And in doing so, the charismatic Fiat CEO is pursuing a two-pronged strategy: re-ingratiating Chrysler (funding a "Game On" blogger road trip to the Super Bowl, above) and its pre-existing brands with the American masses while re-introducing the Fiat brand, via the 500, to an upscale market.Continue reading...
Posted by Shirley Brady on January 18, 2011 11:30 AM
A fixture of daytime TV is stepping down. Regis Philbin announced he is retiring from daytime television, and will step away from his 28-year-running talk show at the end of the summer. The former Who Wants to be a Millionaire host will no doubt continue his lucrative side-career as a pitchman. A few of his many endorsements, after the jump.Continue reading...
Posted by Dale Buss on November 9, 2010 01:00 PM
First it was bye-bye, Oldsmobile. Then General Motors deep-sixed the Saturn, Saab, Pontiac and Hummer brands as part of its cataclysmic government bailout last year.
And now, GM is kicking one more old friend to the curb: Mr. Goodwrench. As of early next year, the brand personification of GM service using “only genuine GM parts” will be gone from the U.S. automotive landscape, though Mr. G will maintain his residence north of the border in the Canadian market.
Sentimentality aside, the move makes sense if you’re Joel Ewanick, CMO of GM since spring. Ewanick has been doing everything he can to get consumers, and his colleagues, to focus on the company’s four vehicle brands – Cadillac, Chevrolet, Buick and GMC – and nothing else.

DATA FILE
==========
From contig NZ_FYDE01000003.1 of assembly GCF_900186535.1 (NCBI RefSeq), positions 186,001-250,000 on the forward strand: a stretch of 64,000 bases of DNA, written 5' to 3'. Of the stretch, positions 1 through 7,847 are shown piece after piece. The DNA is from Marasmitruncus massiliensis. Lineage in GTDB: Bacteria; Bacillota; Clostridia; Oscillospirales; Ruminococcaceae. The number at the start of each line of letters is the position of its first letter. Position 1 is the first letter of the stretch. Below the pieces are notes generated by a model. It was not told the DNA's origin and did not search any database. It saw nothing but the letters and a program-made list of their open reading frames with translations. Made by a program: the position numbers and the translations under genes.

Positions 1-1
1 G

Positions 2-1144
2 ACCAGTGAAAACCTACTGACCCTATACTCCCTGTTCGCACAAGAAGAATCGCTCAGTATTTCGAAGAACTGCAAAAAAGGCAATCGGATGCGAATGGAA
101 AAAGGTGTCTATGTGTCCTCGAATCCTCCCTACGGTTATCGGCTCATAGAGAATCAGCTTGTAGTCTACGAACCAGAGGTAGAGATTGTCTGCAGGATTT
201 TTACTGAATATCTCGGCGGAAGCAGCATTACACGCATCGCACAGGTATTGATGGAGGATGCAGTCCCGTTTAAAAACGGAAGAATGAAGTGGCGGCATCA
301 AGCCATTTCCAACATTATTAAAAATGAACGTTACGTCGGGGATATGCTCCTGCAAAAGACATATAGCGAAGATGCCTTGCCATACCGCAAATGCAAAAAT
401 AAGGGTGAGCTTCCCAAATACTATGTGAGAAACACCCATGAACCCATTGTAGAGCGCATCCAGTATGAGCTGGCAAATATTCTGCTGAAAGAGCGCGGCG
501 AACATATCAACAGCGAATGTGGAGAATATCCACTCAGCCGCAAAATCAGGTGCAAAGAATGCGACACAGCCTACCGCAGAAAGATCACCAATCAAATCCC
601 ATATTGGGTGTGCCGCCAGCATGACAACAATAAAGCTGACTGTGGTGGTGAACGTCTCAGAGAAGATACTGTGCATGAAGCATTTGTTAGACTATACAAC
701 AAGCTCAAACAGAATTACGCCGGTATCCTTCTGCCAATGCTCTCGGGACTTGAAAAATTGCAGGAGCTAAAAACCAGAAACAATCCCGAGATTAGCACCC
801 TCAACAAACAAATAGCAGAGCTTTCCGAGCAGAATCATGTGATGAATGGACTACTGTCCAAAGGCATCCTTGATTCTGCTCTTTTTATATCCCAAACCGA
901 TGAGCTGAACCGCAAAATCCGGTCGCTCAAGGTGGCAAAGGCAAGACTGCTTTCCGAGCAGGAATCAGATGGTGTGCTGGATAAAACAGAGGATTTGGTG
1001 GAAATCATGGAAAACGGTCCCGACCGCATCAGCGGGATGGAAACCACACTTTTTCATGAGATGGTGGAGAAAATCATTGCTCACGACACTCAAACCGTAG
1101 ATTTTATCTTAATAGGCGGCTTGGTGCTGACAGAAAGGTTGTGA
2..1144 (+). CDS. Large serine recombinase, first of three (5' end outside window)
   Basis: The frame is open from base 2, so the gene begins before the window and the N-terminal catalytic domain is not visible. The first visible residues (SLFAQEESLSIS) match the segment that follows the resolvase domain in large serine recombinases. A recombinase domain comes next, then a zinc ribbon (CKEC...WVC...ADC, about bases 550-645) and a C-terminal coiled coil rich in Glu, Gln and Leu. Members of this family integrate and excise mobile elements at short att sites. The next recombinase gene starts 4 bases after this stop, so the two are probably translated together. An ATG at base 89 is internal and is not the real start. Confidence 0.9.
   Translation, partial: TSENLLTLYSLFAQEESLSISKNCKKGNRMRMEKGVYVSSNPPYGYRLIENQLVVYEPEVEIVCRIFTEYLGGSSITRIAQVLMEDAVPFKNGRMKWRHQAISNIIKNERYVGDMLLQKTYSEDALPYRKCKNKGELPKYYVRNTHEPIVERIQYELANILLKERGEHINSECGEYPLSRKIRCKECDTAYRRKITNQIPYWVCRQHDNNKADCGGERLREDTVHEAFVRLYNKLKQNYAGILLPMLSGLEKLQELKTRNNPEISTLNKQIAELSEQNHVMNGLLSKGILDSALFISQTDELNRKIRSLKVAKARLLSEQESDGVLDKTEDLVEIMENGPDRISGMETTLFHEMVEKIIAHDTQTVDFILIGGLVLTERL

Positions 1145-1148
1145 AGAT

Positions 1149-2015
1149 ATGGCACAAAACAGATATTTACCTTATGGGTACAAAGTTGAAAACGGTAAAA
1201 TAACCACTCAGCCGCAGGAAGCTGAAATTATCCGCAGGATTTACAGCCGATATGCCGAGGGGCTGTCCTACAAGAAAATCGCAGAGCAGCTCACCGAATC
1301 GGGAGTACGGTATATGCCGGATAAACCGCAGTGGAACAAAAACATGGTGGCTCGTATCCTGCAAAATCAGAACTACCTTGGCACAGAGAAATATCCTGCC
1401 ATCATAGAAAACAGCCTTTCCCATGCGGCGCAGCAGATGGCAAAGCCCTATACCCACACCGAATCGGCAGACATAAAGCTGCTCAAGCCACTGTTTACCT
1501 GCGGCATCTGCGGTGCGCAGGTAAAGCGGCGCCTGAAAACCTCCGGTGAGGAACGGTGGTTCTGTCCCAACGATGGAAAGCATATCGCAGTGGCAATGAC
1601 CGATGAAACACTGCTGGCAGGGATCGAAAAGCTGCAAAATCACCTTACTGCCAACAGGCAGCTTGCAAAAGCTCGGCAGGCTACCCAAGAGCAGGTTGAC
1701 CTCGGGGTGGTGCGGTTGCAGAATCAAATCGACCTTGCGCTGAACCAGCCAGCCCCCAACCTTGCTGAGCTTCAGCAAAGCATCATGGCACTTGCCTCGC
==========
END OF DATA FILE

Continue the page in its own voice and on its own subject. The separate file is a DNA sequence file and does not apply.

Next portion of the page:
GM’s fine care at the dealership level will now be rebadged as “Certified Service” under the name of each of those surviving brands. The change “is a natural extension of the customer’s vehicle purchase experience at the dealership,” said Steve Hill, GM’s vice president and general manager of Customer Care and Aftersales, in a statement.Continue reading...
Posted by Shirley Brady on October 13, 2010 05:30 PM
Wal-Mart is focusing on smaller-format stores, bringing back "Action Alley" — wide aisles filled with palettes of discounted merchandise — and offering same-day pickup for online purchases in an effort to jumpstart sluggish U.S. sales.
Apple shares pass $300 for first time on promise of iPad, China expansion.
Bing is adding a social layer to its search results, with a little help from Facebook.
Bit.ly now generates QR codes in addition to short URLs.
Domino's unveils first new pizza since reformulating its recipe.Continue reading...
Posted by Dale Buss on August 25, 2010 11:30 AM
Look at things from the point of view of a Chrysler dealer, especially if they’ve been in business for a while. They survived the company’s brush with bankruptcy in the late Seventies, the K car, the company’s ill fit under Daimler-Benz, and last year’s bankruptcy, takeover by Fiat, and shakeout of Chrysler’s dealer ranks.
So it’s only natural that some are objecting to Fiat SpA’s plans to establish Fiat as yet a fifth brand in the Chrysler family, joining Chrysler, Jeep, Dodge and Ram trucks. At a time when even General Motors has eliminated some brands, Fiat CEO Sergio Marchionne wants to go the direction of brand proliferation in the U.S. market. Chrysler needs new vehicles but not necessarily a new brand, some analysts believe.Continue reading...